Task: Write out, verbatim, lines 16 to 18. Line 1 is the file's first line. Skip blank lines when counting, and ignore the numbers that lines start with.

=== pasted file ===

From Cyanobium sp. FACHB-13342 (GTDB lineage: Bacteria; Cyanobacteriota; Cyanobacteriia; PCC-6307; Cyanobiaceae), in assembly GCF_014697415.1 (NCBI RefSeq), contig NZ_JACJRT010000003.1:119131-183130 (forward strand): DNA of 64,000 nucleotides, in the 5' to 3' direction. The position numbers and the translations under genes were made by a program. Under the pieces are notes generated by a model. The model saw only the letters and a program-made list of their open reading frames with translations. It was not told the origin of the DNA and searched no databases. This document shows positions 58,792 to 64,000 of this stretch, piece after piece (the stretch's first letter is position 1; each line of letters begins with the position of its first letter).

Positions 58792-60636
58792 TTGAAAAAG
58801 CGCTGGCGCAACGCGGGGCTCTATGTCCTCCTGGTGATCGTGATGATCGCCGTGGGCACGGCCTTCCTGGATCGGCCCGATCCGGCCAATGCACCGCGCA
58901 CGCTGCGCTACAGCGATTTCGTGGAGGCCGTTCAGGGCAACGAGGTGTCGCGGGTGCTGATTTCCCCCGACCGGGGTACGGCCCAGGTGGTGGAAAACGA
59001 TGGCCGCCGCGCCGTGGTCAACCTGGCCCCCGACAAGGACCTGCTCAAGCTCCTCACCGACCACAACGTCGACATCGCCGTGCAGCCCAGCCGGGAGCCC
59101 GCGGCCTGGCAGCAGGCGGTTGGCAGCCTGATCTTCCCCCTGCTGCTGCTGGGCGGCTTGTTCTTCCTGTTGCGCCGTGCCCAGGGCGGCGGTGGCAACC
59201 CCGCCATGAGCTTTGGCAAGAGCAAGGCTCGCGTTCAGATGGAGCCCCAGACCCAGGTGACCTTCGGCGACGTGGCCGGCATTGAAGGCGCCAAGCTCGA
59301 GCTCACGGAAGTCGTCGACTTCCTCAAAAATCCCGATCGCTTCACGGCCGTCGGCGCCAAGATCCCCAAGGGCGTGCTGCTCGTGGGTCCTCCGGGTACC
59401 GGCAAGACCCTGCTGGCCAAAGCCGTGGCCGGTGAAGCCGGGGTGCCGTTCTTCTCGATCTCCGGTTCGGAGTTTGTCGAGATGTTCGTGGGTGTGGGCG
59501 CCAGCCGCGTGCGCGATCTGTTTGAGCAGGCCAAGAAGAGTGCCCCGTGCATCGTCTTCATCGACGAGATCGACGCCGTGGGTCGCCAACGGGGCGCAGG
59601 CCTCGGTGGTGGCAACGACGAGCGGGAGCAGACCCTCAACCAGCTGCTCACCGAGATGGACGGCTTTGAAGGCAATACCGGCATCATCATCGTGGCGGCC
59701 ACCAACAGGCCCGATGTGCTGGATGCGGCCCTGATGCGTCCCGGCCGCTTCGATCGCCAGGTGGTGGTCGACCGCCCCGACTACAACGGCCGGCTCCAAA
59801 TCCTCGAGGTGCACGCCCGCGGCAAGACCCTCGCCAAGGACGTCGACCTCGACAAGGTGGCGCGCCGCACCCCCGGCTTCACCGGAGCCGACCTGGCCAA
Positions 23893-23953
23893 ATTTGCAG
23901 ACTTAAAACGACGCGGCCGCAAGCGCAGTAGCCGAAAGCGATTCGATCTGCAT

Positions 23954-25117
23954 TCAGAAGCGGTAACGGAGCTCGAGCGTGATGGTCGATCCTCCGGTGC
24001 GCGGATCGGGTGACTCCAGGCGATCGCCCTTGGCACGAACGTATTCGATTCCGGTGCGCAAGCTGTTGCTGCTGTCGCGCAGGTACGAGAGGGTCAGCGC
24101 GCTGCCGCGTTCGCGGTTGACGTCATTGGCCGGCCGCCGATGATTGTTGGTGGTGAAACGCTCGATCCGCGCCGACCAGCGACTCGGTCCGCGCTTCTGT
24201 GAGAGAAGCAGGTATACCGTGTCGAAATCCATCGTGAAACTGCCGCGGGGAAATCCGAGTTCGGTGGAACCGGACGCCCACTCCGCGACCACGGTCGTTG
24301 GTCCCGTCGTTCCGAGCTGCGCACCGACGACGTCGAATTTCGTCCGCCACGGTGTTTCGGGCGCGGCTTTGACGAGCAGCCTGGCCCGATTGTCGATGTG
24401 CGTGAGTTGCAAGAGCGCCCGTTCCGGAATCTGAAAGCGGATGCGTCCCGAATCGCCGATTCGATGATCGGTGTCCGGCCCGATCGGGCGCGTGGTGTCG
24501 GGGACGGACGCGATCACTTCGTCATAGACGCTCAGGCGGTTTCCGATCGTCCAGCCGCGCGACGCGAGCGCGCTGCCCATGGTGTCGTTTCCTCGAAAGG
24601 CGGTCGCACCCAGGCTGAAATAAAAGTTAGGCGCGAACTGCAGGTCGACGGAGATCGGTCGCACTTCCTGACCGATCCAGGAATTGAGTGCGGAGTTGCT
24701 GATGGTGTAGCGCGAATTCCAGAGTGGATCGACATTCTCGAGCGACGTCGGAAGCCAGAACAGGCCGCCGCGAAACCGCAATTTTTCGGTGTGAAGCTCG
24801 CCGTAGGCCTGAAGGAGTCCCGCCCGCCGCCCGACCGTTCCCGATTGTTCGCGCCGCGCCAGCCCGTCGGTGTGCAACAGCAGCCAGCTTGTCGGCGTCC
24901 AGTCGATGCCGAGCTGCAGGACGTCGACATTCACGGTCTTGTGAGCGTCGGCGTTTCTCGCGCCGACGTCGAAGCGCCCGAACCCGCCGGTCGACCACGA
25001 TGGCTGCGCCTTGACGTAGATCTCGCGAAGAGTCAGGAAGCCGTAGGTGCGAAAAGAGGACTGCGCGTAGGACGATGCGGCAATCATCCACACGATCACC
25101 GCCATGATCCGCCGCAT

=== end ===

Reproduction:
23893 ATTTGCAG
23901 ACTTAAAACGACGCGGCCGCAAGCGCAGTAGCCGAAAGCGATTCGATCTGCAT

Positions 23954-25117